While the rigorous sampling methods and the large sample size lend weight to the results, there are several limitations to our study. First, while we simulated searches on topics that previous surveys indicate interest teenagers, our simulations were still fairly basic. We did not attempt to model how teenagers react to the short summary text for each site that a search engine returns, and how that influences their choices of which links to follow. Similarly, we did not attempt to model how having some sites blocked would affect the progress of a search. Second, we made no attempt to rate the quality of health information or the relevance of health sites to the search topics. Third, when we counted blocked health information sites, we made no attempt to check whether alternative sources of the same health information were available and not blocked. Thus, this study measures the percentages of health and pornography items that are blocked, but was not designed to give a detailed picture of how the presence of blocking software would affect the quality of health information a teenager would find when searching. Fourth, some of the product configurations were tested at a later date due to technical difficulties. Since the search results from an earlier date were used, it is possible that the product vendors had revised their blocking decisions for those URLs, perhaps reducing the number of blocked health sites or increasing the number of blocked pornography sites. However, results for product configurations tested later were roughly consistent with the overall pattern of results, both for individual products and across products.

Another important limitation of the study is that it focused only on the categories of pornography and health information. Some individuals may think that teenagers should be prevented from accessing information on controversial topics such as condoms, homosexuality, and abortion. Our analysis treated sites discussing these topics as health information sites. Depending on one's opinion about accessibility of information on these controversial topics, the more restrictive blocking rates for health information found in some of the software configurations may or may not be problematic. While it was fairly easy to achieve interrater reliability in classifying pornography and health information, it is less clear what the objective criteria for more controversial topics would be, and we deferred that to future research. For those who are interested in rerating our sample, running their own statistics, or simply examining our ratings, the database is available on the study Web page (http://www.kff.org).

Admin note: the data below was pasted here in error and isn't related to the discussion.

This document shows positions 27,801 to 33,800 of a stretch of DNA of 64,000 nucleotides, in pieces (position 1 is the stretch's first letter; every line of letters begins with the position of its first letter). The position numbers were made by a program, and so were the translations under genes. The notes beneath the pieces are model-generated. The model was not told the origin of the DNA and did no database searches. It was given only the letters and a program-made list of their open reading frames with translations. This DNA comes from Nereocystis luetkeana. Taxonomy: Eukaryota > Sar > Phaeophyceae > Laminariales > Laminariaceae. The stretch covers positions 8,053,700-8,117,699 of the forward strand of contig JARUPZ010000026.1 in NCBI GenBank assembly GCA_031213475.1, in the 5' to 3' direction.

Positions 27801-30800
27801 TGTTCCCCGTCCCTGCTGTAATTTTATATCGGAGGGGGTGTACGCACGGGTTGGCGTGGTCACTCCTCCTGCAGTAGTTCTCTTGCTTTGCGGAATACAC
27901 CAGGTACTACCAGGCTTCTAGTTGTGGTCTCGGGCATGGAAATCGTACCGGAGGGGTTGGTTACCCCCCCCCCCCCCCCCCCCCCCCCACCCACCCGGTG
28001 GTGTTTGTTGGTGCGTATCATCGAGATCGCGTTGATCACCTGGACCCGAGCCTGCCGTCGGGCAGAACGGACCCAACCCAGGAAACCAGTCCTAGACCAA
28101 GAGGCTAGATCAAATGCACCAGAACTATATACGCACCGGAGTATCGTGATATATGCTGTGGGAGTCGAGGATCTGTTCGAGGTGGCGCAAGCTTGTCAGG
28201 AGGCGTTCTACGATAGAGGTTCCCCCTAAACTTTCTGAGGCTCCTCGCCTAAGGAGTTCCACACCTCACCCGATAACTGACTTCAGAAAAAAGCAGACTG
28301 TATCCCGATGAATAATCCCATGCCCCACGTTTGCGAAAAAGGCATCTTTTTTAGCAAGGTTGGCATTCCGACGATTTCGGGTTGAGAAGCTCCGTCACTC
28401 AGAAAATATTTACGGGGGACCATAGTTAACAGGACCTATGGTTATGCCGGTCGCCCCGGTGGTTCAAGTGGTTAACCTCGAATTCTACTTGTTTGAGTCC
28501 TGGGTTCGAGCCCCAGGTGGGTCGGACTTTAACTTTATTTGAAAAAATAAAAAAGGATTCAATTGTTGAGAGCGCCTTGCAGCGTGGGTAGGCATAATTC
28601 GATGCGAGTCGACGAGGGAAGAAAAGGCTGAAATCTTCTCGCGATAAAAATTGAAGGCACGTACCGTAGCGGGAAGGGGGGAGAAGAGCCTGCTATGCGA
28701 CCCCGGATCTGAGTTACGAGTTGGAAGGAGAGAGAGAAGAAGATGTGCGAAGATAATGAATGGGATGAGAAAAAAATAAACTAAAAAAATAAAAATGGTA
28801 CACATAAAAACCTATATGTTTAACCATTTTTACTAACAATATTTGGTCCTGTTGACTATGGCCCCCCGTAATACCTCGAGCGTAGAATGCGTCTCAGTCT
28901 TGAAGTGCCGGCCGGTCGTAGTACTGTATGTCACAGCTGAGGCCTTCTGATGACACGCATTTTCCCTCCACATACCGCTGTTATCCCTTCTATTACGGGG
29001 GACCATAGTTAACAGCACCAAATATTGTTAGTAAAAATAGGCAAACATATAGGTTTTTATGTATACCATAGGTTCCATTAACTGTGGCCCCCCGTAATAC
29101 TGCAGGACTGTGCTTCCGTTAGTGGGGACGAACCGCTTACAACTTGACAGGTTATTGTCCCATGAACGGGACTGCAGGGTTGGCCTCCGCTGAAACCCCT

The differences between products were much smaller than the differences between settings within each product. For general health information searches, at their least restrictive settings, overblocking by filtering software poses a relatively minor risk. However, for searches for some sexually related health information and for homosexuality, the blocking of health information sites was around 10% even on the least restrictive setting, suggesting that blocking software is less effective at distinguishing pornography sites from those discussing these health topics. Moreover, more restrictive blocking configurations substantially increased health information blocking with only slight improvement in pornography blocking: the main effect of the more restrictive settings is to block other categories of controversial material besides pornography.

Fox S, Rainie L. The Online Health Care Revolution: How the Web Helps Americans Take Better Care of ThemselvesWashington, DC: Pew Internet and American Life Project; 2000:23.
Rideout V. Generation Rx.com: How Young People Use the Internet for Health InformationMenlo Park, Calif: Henry J. Kaiser Family Foundation; 2001:37.
 Generation Rx.com Survey . Menlo Park, Calif: Henry J. Kaiser Family Foundation; 2001.
 American Library Association Inc v United States , 9537 US Dist Lexis (2002 ED PA).
Cattagni A, Westat EF. Internet Access in US Public Schools and Classrooms: 1994-2000Washington, DC: National Center for Education Statistics; 2001:20.
Oder N. The new wariness.  Libr J.2002;127: 55-57.
Thornburgh D, Lin H. Youth, Pornography, and the Internet. Washington, DC: National Academy Press; 2002.
US Department of Justice.  Web Content Filtering Software ComparisonMorrisville, NC: eTesting Labs; 2001:18.